I’m in favor of scaling the number of start-up turns for 3-4 player games down to 2. It puts people on the back-peddle faster and will certainly help with the scaling problems.

However, I’ve got some problems with changing more rules to fix the scaling problems. When looking at the power-level issue in Horde Magic, you’ve got two levers: the rules and the cards that the Horde can play. I like the current set of rules because they are simple, easy to remember, and achieve the gameplay that I was looking for. While some players felt the games were to easy, others did not. This leads me to believe that the issues some had with the difficulty is in the cards themselves, not the rules.

Adam Styborski (@the_stybs) wrote an excellent break down of the rules on the Mothership. So if you’re finding the Zombie Horde too easy, make the Zombies way scarier! Which means sayonara, Maggot Carrier, Rotting Zensnake, and Walking Corpse!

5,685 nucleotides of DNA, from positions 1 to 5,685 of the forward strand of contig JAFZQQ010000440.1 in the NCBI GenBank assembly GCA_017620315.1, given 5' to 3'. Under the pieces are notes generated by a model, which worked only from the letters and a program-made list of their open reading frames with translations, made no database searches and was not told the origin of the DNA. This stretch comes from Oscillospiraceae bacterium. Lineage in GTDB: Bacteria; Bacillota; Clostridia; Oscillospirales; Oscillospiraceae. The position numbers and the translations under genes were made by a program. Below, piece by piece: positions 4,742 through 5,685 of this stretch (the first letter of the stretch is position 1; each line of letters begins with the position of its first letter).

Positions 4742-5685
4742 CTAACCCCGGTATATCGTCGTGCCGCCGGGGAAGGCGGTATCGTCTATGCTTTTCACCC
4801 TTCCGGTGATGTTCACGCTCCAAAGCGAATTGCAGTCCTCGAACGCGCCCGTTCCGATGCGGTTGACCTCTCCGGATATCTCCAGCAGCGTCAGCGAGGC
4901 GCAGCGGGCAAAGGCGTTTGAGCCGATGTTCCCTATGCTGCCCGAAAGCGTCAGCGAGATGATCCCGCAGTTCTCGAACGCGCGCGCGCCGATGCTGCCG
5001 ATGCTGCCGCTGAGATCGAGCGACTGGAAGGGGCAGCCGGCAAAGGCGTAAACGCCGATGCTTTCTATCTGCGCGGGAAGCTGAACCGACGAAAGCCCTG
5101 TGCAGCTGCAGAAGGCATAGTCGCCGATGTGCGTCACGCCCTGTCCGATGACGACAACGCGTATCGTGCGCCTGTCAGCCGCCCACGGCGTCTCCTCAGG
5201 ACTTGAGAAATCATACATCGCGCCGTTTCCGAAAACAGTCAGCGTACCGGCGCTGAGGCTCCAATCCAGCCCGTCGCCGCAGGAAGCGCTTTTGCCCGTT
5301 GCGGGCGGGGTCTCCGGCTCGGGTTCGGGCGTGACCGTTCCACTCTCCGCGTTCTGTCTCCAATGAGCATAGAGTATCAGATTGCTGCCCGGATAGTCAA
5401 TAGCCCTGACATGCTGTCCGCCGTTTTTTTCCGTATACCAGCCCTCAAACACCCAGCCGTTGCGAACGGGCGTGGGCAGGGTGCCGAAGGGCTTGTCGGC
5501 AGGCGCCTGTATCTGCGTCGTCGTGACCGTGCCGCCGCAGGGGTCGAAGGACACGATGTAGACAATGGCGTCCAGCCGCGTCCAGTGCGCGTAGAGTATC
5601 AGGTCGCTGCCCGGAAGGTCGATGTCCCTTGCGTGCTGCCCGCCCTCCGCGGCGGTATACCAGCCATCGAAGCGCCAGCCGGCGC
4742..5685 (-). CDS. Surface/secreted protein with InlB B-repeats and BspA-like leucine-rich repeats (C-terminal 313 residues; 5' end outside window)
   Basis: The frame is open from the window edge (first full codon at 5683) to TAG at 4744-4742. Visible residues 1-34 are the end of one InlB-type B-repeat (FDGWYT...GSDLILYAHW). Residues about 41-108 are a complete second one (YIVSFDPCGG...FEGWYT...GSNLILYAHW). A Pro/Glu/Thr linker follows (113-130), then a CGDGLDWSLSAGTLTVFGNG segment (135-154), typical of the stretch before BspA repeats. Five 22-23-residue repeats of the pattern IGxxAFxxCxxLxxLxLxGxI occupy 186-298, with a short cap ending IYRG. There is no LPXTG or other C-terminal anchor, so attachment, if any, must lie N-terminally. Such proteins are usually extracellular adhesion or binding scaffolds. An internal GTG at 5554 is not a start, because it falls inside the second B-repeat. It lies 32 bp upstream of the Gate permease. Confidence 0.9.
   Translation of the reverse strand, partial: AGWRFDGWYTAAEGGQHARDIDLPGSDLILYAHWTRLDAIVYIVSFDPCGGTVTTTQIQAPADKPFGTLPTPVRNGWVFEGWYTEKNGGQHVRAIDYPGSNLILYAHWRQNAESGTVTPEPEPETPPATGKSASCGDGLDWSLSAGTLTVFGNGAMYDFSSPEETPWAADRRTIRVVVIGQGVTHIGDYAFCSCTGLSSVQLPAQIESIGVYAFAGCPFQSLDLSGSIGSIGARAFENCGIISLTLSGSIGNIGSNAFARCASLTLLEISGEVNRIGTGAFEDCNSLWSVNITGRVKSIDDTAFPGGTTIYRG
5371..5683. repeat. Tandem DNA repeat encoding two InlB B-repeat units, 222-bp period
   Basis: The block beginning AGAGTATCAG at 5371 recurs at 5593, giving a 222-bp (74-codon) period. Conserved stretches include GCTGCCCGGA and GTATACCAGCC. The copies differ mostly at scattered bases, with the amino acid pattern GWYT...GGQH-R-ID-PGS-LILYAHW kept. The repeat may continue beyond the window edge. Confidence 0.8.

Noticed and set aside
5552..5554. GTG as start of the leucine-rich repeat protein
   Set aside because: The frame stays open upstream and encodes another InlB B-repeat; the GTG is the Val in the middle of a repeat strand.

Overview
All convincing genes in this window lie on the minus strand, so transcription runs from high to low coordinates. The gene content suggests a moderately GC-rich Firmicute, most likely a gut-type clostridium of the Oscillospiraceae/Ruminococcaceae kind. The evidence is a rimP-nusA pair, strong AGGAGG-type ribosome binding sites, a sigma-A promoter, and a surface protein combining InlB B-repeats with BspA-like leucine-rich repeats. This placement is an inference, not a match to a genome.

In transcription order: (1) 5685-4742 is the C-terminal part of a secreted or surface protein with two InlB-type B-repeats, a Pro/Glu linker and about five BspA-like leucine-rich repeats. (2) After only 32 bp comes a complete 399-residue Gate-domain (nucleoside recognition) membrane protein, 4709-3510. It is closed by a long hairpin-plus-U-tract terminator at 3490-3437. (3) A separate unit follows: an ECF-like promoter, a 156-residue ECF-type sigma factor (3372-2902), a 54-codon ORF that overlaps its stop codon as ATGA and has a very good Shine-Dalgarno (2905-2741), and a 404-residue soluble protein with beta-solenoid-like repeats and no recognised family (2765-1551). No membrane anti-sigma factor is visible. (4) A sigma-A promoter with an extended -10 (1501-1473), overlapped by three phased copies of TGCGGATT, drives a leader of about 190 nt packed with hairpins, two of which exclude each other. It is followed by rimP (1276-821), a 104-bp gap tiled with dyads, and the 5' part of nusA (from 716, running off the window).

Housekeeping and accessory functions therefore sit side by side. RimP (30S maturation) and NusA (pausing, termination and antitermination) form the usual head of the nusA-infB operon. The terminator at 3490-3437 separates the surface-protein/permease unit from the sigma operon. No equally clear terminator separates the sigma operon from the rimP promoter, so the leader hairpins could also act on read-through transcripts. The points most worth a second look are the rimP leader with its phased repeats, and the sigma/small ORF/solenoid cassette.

Some sweet additions you can add to your Horde:

Noxious Ghoul

Noxious Ghoul: Honestly, this was in one of my original lists, but I have no idea how or why it got cut. Back you go! It’s a very good card in the Horde deck because it’s a board sweeper, plays well autonomously, and is very flavorful.

All is Dust

All is Dust (h/t @ahalavais): Board sweepers are great because they don’t let the survivors pile-up defenses without consequences. Even the threat of an All is Dust turns every play into cost-benefit situations (and Magic loves those!). All is Dust beats everything, and while it’s not Zombie-flavored, which is kinda sad, it actually plays really nicely as it resets ALL the things.

Smallpox

Smallpox: At first I wasn’t a huge fan of having zombies make any choices at all, but if all they are doing is sacrificing a creature, it’s not a big deal. Just have the Horde bin a zombie token. No biggie. And Smallpox is a devastating hit early, so I’m endorsing it as a good addition.

Mnemonic Nexus

Mnemonic Nexus: I must admit, I’m a bit of a flavor purist. That means no cards that don’t reference Zombies. However, the user K405 from MTG Salvation listed this card as a potential addition, and I must admit I’m intrigued. Imagine getting this played on you after you’ve gone through almost the whole Zombie pile. Damn!

Vulturous Zombie

Vulturous Zombie: A big hitter, and also addresses the noticeable lack of flying creatures in the Zombie deck. While I don’t think there should be too many flyers, like any good tower defense, there have to be some flying units.

Living Death